The Chairman, Dr Harrison Oboghor and Secretary, Mr Ibuje Joseph that led the OML30 host communities explained to journalists on Monday that the host communities had resolved not to backpedal until all their demands were met.

Continue Reading


Crude Oil Recovers from 4 Percent Decline as Joe Biden Wins



Oil Prices Recover from 4 Percent Decline as Joe Biden Wins

Crude oil prices rose with other financial markets on Monday following a 4 percent decline on Friday.

This was after Joe Biden, the former Vice-President and now the President-elect won the race to the White House.

Global benchmark oil, Brent crude oil, gained $1.06 or 2.7 percent to $40.51 per barrel on Monday while the U.S West Texas Intermediate crude oil gained $1.07 or 2.9 percent to $38.21 per barrel.

On Friday, Brent crude oil declined by 4 percent as global uncertainty surged amid unclear US election and a series of negative comments from President Trump. However, on Saturday when it became clear that Joe Biden has won, global financial markets rebounded in anticipation of additional stimulus given Biden’s position on economic growth and recovery.

Trading this morning has a risk-on flavor, reflecting increasing confidence that Joe Biden will occupy the White House, but the Republican Party will retain control of the Senate,” Michael McCarthy, chief market strategist at CMC Markets in Sydney.

“The outcome is ideal from a market point of view. Neither party controls the Congress, so both trade wars and higher taxes are largely off the agenda.”

The president-elect and his team are now working on mitigating the risk of COVID-19, grow the world’s largest economy by protecting small businesses and the middle class that is the backbone of the American economy.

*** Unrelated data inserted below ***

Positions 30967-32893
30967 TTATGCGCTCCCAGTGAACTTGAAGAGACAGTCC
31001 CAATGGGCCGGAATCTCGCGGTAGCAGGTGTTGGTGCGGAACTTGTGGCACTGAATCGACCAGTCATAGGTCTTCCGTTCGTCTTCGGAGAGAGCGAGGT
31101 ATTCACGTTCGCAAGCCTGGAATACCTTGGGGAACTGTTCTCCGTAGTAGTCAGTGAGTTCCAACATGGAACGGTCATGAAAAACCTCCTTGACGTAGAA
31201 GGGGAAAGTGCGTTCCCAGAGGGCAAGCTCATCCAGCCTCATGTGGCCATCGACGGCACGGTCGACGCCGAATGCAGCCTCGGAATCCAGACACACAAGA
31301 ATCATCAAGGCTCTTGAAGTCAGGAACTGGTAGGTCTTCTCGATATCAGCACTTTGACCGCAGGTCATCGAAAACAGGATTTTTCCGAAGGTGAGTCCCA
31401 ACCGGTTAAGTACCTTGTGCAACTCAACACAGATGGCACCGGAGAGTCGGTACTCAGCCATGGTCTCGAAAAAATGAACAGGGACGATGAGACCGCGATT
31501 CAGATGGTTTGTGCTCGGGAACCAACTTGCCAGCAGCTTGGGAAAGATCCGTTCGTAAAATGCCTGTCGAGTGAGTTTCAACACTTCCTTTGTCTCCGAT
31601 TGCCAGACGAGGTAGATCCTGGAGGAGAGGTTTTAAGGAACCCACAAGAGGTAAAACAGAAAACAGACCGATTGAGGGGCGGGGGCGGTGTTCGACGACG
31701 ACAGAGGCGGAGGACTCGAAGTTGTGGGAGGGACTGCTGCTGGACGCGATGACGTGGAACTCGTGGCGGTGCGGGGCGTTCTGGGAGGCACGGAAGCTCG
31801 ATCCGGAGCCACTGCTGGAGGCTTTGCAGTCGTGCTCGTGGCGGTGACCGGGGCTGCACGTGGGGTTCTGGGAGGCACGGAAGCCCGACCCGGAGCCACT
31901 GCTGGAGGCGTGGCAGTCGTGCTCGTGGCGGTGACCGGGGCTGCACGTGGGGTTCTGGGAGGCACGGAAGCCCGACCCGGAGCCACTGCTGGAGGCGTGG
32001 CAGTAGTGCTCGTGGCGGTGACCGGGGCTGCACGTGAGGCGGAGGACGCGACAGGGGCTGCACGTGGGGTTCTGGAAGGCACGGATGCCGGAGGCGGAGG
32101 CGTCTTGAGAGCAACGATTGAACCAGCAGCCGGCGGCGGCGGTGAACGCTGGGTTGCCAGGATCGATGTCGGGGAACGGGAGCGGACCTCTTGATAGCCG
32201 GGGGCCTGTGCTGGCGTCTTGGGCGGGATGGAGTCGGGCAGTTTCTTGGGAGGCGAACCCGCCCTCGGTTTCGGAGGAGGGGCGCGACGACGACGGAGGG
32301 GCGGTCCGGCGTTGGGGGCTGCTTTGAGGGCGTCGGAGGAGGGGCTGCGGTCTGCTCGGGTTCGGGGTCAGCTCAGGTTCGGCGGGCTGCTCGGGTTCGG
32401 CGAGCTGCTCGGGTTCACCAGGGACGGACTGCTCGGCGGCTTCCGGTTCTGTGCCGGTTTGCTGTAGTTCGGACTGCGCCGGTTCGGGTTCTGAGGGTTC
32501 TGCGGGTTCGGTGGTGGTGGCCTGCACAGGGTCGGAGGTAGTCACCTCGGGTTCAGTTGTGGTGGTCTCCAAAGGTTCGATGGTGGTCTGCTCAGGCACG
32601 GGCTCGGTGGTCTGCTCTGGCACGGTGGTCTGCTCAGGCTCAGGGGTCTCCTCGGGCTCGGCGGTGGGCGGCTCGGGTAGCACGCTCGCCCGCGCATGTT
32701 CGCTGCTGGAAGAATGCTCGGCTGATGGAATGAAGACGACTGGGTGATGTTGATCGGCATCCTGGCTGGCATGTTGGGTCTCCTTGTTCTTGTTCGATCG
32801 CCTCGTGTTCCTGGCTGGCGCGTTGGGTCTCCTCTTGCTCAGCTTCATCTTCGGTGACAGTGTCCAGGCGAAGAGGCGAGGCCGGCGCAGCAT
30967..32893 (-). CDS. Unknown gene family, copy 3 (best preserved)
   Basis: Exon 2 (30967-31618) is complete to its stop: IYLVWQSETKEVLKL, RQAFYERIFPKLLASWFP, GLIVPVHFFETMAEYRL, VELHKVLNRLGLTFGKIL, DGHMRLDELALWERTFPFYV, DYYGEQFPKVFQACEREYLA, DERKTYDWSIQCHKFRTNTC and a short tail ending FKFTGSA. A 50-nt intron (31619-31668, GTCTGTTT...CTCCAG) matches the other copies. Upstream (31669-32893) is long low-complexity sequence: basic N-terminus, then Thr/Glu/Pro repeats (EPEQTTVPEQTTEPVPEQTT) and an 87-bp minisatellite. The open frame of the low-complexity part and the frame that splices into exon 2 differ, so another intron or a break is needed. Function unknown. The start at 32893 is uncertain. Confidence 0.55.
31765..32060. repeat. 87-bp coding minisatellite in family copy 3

There will be some repercussions further down the road,” said OCBC’s economist Howie Lee, raising the possibility of lockdowns in the United States under Biden.

“Either you’re crimping energy demand or consumption behavior.”

Continue Reading


Nigeria, Other OPEC Members Oil Revenue to Hit 18 Year Low in 2020




Revenue of OPEC Members to Drop to 18 Year Low in 2020

The United States Energy Information Administration (EIA) has predicted that the oil revenue of members of the Organisation of the Petroleum Exporting Countries (OPEC) will decline to 18-year low in 2020.

EIA said their combined oil export revenue will plunge to its lowest level since 2002. It proceeded to put a value to the projection by saying members of the oil cartel would earn around $323 billion in net oil export in 2020.

If realised, this forecast revenue would be the lowest in 18 years. Lower crude oil prices and lower export volumes drive this expected decrease in export revenues,” it said.

The oil expert based its projection on weak global oil demand and low oil prices because of COVID-19.

It said this coupled with production cuts by OPEC members in recent months will impact net revenue of the cartel in 2020.

It said, “OPEC earned an estimated $595bn in net oil export revenues in 2019, less than half of the estimated record high of $1.2tn, which was earned in 2012.

“Continued declines in revenue in 2020 could be detrimental to member countries’ fiscal budgets, which rely heavily on revenues from oil sales to import goods, fund social programmes, and support public services.”

Continue Reading